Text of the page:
Tax Free Holiday 101

Staff | - July 31, 2013

"Here are some facts to help you navigate this weekend's tax holiday."

New Mexico's tax-free weekend is finally here, that time of year when back-to-school shopping benefits kids and bargain hunters alike. Here are some facts to help you navigate this weekend's tax holiday. 

1. First and foremost, New Mexico's gross receipts tax holiday takes place the first weekend of August, this year starting at 12:01 a.m. on Friday, August 2, and ending on midnight, Sunday, August 4.

2. Here's what you can buy. Of course, standard school supplies ranging from notebooks and backpacks to art supplies and globes. All clothes less than $100 are tax-free as long as the retailer deems them wearable in a school setting: Athletic gear designed specifically for sports aren't eligible, according to the New Mexico Taxation and Revenue Department. Items such as ski boots, athletic pads and helmets will still be taxed. 

3. Let’s talk electronics. Not everything is tax-free in this department. Any desktop, laptop, notebook or tablet computers valued at less than $1,000 are free of sales tax, according to NM Tax and Revenue. Computer accessories like printers and keyboards under $500 will also fall under the “school supply” list. However, cameras, mp3 players and computer software will be taxed as usual.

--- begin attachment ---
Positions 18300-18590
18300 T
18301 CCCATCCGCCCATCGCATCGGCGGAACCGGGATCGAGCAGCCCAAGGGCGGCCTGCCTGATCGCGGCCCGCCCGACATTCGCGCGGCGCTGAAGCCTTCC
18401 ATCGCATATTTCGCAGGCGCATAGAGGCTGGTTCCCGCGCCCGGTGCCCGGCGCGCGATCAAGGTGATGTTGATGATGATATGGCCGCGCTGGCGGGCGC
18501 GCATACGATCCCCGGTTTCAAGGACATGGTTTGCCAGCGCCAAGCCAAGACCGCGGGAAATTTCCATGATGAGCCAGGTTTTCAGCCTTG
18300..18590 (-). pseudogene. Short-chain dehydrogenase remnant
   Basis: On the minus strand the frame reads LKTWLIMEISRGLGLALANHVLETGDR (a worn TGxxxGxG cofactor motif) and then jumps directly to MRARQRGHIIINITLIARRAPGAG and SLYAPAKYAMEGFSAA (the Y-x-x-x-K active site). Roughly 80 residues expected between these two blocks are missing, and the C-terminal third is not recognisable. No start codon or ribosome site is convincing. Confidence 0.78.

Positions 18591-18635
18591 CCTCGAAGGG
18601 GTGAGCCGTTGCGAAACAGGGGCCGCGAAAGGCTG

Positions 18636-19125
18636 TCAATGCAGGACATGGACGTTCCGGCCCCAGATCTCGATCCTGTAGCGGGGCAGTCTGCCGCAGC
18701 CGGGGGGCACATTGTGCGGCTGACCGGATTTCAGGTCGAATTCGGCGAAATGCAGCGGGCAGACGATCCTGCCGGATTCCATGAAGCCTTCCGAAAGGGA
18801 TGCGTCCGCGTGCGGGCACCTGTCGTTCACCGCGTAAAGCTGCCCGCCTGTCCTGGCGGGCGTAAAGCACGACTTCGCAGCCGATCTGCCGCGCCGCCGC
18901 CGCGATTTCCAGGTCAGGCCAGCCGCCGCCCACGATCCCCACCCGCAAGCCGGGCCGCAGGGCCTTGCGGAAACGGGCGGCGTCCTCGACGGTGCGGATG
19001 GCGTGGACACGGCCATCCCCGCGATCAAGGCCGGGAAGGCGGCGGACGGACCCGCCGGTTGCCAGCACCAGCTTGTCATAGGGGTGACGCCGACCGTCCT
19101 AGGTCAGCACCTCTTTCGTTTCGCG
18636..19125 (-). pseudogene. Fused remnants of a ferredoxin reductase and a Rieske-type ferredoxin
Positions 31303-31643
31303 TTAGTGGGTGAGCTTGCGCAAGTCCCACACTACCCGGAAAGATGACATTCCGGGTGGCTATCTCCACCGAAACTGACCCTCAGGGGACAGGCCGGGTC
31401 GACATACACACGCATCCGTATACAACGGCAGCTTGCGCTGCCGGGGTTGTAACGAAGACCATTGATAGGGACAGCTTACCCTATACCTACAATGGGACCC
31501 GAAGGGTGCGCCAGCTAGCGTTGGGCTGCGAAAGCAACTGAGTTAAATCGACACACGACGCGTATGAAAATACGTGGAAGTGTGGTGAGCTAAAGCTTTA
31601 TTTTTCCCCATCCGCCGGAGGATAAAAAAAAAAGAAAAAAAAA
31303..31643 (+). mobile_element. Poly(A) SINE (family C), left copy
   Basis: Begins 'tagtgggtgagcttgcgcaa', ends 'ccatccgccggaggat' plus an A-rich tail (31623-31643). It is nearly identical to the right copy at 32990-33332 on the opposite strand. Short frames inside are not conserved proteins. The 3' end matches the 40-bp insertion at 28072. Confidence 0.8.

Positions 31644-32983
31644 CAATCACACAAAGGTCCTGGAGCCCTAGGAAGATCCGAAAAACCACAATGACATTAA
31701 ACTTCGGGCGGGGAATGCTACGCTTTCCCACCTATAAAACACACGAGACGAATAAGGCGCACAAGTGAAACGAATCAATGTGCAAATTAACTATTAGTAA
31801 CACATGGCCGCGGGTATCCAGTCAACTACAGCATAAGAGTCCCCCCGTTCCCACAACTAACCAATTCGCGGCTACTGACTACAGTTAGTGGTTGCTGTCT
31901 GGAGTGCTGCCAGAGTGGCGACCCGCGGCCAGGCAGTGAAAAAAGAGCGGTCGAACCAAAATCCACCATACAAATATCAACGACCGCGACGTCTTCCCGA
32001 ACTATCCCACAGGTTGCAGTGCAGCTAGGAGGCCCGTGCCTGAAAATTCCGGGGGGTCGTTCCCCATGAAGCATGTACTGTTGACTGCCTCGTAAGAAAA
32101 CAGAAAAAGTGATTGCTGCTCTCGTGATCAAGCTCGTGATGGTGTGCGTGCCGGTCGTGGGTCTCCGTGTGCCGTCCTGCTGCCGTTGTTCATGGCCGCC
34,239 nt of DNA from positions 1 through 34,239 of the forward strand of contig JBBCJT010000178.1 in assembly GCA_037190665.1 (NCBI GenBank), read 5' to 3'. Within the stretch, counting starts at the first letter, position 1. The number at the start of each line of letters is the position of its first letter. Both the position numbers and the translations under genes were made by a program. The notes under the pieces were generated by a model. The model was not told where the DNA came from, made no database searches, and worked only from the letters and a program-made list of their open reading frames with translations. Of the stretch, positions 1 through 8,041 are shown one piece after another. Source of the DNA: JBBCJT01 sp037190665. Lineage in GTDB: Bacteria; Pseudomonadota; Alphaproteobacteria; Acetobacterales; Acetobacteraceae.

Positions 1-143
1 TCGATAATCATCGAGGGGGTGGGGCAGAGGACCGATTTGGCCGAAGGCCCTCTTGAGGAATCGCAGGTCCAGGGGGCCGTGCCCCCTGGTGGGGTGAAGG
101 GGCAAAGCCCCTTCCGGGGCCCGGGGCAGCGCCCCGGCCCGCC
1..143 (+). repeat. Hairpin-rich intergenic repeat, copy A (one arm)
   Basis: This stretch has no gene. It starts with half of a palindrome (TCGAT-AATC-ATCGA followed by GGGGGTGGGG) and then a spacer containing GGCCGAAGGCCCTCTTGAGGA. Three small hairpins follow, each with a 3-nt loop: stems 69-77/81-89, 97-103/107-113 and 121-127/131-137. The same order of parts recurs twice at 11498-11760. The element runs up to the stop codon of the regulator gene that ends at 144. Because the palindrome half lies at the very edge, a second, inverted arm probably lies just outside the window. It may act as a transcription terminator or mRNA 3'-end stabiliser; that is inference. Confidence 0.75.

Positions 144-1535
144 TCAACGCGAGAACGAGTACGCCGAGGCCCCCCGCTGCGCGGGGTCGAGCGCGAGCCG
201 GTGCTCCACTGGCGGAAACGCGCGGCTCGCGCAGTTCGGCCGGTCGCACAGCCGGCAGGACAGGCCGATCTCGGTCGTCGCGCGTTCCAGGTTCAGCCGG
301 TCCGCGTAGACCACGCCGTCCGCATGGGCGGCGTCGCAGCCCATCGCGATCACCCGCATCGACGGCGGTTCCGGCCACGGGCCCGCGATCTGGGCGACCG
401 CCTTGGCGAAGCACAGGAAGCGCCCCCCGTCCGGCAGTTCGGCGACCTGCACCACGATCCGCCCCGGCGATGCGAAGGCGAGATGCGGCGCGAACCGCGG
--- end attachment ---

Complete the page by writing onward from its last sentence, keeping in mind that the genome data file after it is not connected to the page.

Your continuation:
4. The tax-free law specifically notes that watches, radios, compact disc players (yes, they still think people buy these), headphones, sporting equipment, cordless home phones, copiers, office equipment, furniture and fixtures will not receive a tax break.

5. The list of items you can buy free of tax this weekend is extensive, but does not include everything needed to get you through the school year. Although summer is coming to a close, entertainment-related items such as swimwear are not tax-free. Also, sadly, all computer, board, and video games are not tax free.

6. School supplies for use in standard, general-education classrooms must sell for less than $30 per unit, according to NM Tax and Revenue.

Although the some items may not be exempt in the eyes of the program, many merchants also absorb the tax on a number of non-qualifying items, according to NM Tax and Revenue. Here's a complete list of eligible items.